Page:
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JOBS Act Rulemaking Comments on SEC File Number S7-11-13 Dated March 24, 2014


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JOBS Act Rulemaking comment letter by Jason Coombs, CEO

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JOBS Act Rulemaking Comments on SEC File Number S7-11-13 Dated March 24, 2014

  1. 1. PUBLIC STARTUP COMPANY, INC. 2360 Corporate Circle, Suite 400 Henderson, NV 89074-7739 March 24, 2014 To: Mary Jo White, Chair From: Jason Coombs, Co-Founder and CEO Elizabeth M. Murphy, Secretary Public Startup Company, Inc. Charles Kwon, Office of Chief Counsel, Division of Corporation Finance Securities and Exchange Commission 100 F Street, NE, Washington, DC 20549-1090 CC: Re: File No. S7-11-13, This comment addresses the 141-page Proposed Rules for revision to Regulation A pursuant to Title IV “SMALL COMPANY CAPITAL FORMATION”, JOBS Act Section 401 & Rel. #34-71120 & #39-2493 JOBS Act legislation URL I previously urged the SEC to formally adopt “A Bill of Rights for Securities Issuers Under The JOBS Act” I have been writing letters to the SEC since 2012 when the corrupt, criminal, outrageous action of the former Chair, Mary Schapiro, and her co-conspirators including most of the present Commissioners, first made it clear to me that the SEC was going to continue to be the problem rather than the solution. My previous letters have been tweeted on my Twitter account: The SEC failed to enact, by the deadline imposed by Congress, the Rules that were mandatory pursuant to the JOBS Act. Since July 4, 2012 the Commission, its Commissioners, its Staff Attorneys, and its political defenders have been guilty of willful violations of federal securities law. The Commission has shown complete disregard for the hardship or harm that its willful violations of federal law have caused the American people. I hereby call for a full law enforcement investigation of these offenses. Unlike the Commission's good faith attempt to enact Rules regarding Dodd-Frank and other Acts, in the case of the JOBS Act the evidence is clear that the Commission could have met the deadlines imposed by law, but for purely political reasons the Commission chose not to do so. Those responsible must be held accountable for this transgression of the law and violation of the public trust. In my opinion, the SEC should cease to exist and/or it should be replaced by a new law enforcement agency similar to the Serious Fraud Office existing in the United Kingdom as a body of government: One of the systemic problems that the SEC model creates, as a political commission authorized merely to make Rules and conduct private investigations and bring civil lawsuits against SEC's Offenders, is that its member Commissioners, Staff Attorneys and others are themselves not held to the standards of conduct that either sworn law enforcement officers or members of government are held. The SEC is fundamentally a vigilante justice group that occupies an untenable and irrational position in civil but not criminal law conflicts. When the SEC detects criminal activity, it has no authority to do anything about the crimes and must file a report with law enforcement just like any other private citizen would. This structure is defective. Citizens of our country expect the SEC to have actual powers and authority beyond politics or civil litigation. The time has come to eliminate the SEC and to create a new agency.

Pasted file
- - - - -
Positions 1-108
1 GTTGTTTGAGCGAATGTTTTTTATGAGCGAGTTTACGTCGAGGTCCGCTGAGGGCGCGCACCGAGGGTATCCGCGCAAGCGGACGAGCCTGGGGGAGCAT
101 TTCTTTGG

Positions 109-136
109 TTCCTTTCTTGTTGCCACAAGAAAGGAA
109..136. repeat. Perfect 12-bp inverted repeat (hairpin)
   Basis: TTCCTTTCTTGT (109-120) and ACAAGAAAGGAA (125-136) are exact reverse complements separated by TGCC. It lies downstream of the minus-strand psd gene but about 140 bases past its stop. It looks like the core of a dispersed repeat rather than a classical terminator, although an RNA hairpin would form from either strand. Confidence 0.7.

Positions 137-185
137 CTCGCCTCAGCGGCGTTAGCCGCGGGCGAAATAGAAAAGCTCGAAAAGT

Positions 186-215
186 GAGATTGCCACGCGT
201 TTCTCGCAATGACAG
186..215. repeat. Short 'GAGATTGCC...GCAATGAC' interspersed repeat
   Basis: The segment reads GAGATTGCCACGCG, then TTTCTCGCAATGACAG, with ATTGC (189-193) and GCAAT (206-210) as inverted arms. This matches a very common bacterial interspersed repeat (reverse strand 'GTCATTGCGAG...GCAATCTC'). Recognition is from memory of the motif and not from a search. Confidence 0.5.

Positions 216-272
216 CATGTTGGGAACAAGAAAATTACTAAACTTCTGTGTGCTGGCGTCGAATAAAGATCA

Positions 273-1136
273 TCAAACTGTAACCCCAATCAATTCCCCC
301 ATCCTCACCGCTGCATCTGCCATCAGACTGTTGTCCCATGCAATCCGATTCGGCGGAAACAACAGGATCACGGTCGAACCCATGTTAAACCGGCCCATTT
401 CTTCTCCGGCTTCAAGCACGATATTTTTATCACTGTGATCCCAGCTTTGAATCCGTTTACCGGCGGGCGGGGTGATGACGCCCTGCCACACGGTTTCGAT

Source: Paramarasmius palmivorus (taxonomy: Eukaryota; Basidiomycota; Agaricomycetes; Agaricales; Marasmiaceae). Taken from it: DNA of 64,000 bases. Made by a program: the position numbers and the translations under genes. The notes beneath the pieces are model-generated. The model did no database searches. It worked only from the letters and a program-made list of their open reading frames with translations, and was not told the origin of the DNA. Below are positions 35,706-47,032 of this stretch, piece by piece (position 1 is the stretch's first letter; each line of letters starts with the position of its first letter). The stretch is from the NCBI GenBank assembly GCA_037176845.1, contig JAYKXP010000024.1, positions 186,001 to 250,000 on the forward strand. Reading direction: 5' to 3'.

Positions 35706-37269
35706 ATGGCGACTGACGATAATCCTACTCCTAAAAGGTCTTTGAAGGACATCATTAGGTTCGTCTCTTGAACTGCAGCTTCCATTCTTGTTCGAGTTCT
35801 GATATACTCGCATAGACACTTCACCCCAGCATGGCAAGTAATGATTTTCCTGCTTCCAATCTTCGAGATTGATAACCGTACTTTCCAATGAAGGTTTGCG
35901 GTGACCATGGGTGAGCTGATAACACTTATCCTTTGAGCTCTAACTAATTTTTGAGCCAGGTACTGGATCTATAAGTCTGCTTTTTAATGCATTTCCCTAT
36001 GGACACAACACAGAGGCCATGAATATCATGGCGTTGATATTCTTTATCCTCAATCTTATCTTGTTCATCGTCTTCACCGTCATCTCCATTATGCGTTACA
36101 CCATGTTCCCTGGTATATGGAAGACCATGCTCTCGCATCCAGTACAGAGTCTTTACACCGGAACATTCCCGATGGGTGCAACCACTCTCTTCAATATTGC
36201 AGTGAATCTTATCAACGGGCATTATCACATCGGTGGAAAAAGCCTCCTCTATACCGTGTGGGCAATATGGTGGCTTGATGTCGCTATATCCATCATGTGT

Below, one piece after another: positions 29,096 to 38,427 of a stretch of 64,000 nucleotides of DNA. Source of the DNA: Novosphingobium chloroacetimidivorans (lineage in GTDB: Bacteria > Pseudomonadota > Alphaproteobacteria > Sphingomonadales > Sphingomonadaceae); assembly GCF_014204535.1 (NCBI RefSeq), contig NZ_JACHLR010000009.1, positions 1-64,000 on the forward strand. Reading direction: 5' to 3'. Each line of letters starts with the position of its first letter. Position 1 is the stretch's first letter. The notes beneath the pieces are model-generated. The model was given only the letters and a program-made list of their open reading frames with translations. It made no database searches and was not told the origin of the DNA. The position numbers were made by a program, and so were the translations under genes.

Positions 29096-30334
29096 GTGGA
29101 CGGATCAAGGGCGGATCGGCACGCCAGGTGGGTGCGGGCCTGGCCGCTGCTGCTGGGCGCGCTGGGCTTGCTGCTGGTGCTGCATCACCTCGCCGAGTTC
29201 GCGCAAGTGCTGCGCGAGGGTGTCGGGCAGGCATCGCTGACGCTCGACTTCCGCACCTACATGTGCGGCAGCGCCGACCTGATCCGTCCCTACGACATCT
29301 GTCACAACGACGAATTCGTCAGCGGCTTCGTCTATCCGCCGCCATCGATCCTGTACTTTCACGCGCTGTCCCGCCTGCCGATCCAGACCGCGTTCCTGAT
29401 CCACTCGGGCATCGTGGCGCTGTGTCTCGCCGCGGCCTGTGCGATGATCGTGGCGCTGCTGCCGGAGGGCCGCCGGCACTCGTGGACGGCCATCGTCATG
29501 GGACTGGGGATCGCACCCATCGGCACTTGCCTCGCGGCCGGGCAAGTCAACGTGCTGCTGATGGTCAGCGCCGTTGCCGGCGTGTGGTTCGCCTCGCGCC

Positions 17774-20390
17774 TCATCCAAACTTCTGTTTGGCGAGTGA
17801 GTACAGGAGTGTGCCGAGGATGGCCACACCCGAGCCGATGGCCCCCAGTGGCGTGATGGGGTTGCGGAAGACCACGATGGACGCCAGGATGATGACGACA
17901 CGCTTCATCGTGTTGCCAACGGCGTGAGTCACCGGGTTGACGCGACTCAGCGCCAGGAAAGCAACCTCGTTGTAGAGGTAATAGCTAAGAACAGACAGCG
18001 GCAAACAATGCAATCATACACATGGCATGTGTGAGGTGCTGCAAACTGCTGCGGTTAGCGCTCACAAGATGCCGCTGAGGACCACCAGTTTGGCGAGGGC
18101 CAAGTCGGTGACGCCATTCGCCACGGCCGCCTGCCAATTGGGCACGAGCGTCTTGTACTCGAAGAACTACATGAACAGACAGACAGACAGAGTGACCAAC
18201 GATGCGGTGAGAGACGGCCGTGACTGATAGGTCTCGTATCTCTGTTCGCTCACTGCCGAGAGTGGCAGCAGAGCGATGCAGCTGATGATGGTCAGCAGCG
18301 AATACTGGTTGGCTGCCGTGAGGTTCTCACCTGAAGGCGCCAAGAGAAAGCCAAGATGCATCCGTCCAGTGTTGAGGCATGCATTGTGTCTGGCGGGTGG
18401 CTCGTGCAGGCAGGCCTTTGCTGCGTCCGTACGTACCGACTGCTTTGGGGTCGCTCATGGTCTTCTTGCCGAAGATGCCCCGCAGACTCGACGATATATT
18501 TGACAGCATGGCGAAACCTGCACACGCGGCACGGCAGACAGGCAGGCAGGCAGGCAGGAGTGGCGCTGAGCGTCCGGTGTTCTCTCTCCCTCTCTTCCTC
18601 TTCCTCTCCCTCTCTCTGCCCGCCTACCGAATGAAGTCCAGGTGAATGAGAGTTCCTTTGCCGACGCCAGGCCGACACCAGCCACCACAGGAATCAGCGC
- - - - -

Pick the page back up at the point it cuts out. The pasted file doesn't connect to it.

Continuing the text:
2. 2. However, in the last two years since the JOBS Act became federal law there have been two remarkable events that give the appearance there might be at least one person employed by the Commission who is not corrupt and who is not merely attempting to protect the status quo for the benefit of themselves in their future career. The first event was the appointment of Mary Jo White as the new chair to replace the contemptible and despicable Mary Schapiro. This event was the first sign that things might actually be changing at the SEC and that if its days as a political Commission are indeed numbered because the Commission is a structural flaw in our nation's system of economic progress, as I believe, then at least there will be small amounts of tangible improvement to the policies, practices and Rules promulgated by the Commission during its final days of existence. I continue to have faith in Chair Mary Jo White. The second remarkable event was the publication of a quality proposal for revisions to Regulation A: Although weighing in at a hefty 384 pages, the “Proposed Rule Amendments for Small and Additional Issues Exemptions Under Section 3(b) of the Securities Act” published on December 18, 2013 does what none of the other JOBS Act-related political nonsense “Rulemaking” even attempted to do: makes things simpler for issuers, brokers, investors and everyone involved in support or affiliate roles in the lifecycle of new job-creating economic activities. Reducing the barrier to entry by small issuers is absolutely critical. In summary, it is difficult to find significant fault with these Proposed Rules for the revised Regulation A. I do believe it is necessary for Tier 1 to Pre-Empt state securities law, just like Tier 2 Offerings would. It is clearly this quality of preemption that is the true JOBS Act mandate from Congressional legislative action. Without preemption, there really is no JOBS Act Rule. It would be disappointing, but not fatal to the new Regulation A, if a JOBS Act quality is reserved for Tier 2 Offerings only. I would be happy to be supported in raising ten times as much capital as I would have raised for my startups in order to be able to rely on the new Regulation A+ Rule and thereby to PreEmpt state securities regulations while offering and selling to the general public with help of broker-dealers and the services of a new “private company” stock exchange. However, I wonder whether it is fair and reasonable to essentially withhold from ultra-microcap startups the supportive, high-quality securities regulations that every issuer that conducts a Tier 2 Offering will receive. It does appear possible for ultra-microcap startups to conduct Tier 2 Offerings and to raise less than $5M so there should not be a big problem with leaving the concept of Tier 1 as-proposed. However the Commission should consider a third Tier – perhaps the Tier 1 as-proposed should be a middle Tier, require $1,000,000+ to be raised (as a minimum threshold below which the Offering would be deemed to have “failed”), and for a new Tier 1 to be available for any Offering amount including amounts below $1,000,000 up to the annual $5,000,000 limit without imposing the additional regulatory compliance requirements of either a Tier 2 or Tier 3 Offering under Regulation A. The new Tier 1 could impose even fewer up-front “qualifying” costs, including not requiring any audited financial statements, while still imposing subsequent periodic reporting obligations like the new Tier 2 (which is the Commission's current Tier 1 as-proposed) while the new Tier 2 could also be expanded to a $15,000,000 annual limit and Tier 3 could be increased to $75,000,000 or more. I also believe it is very important for compliance with Regulation A on any Tier to be deemed satisfaction of Exchange Act Rule 15c2-11 broker-dealer record-keeping obligations. There does not appear to be any basis for the Commission to believe that it would help to deter fraud at all for only its proposed Tier 2 reporting compliance by an issuer to automatically satisfy these Rule 15c2-11 requirements. Allowing even reduced Tier 1 reporting standards to satisfy Rule 15c2-11 would enhance job creation and new capital formation for a larger number of startups and small business issuers by giving every such issuer access to capital markets. Whomever was responsible for writing these Proposed Rules should write all of the Proposed Rules for the SEC from this day forward. Please do something to recognize and reward whomever was responsible for the very high quality work product involved in proposing these revised Regulation A Rules. Thank you.